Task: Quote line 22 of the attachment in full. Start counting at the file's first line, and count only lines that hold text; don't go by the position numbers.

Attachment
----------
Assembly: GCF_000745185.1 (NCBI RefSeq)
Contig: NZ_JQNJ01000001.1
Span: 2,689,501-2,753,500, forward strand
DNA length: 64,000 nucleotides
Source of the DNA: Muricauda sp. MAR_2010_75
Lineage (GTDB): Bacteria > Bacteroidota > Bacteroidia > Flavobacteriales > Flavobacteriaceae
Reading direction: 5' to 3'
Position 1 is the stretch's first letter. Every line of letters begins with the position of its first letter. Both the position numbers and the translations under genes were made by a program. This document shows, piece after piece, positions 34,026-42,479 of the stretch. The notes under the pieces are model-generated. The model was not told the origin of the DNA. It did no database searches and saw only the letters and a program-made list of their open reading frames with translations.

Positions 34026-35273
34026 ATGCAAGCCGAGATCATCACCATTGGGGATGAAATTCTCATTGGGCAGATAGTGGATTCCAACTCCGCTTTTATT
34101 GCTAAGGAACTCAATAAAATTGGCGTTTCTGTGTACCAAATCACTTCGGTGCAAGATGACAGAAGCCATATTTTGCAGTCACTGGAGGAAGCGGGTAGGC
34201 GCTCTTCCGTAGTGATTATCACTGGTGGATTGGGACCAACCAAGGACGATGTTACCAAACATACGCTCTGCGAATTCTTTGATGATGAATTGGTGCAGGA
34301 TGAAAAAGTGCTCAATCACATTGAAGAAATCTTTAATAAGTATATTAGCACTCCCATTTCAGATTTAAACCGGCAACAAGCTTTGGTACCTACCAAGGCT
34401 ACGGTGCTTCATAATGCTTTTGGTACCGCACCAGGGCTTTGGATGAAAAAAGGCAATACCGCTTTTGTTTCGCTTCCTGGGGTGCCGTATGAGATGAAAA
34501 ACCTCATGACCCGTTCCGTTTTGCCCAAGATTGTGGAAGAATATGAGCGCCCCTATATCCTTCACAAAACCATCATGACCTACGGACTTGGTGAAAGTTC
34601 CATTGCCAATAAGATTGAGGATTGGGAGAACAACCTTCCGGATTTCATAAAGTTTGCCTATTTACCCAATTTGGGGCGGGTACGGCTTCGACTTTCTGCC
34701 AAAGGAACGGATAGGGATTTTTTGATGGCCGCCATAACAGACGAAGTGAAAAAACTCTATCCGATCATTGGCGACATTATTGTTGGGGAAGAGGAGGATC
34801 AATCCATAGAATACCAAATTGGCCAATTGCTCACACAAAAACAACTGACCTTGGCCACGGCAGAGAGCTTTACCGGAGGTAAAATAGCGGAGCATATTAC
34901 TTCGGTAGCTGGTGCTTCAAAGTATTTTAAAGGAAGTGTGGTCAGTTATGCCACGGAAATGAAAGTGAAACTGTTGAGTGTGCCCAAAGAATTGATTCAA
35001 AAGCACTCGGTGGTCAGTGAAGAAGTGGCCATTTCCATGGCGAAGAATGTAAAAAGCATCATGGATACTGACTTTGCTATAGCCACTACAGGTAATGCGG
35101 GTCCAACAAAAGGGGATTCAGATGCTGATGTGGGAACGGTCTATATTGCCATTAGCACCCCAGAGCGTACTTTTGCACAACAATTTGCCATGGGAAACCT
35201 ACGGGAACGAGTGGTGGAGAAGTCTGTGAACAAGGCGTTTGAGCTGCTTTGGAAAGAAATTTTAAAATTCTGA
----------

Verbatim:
35201 ACGGGAACGAGTGGTGGAGAAGTCTGTGAACAAGGCGTTTGAGCTGCTTTGGAAAGAAATTTTAAAATTCTGA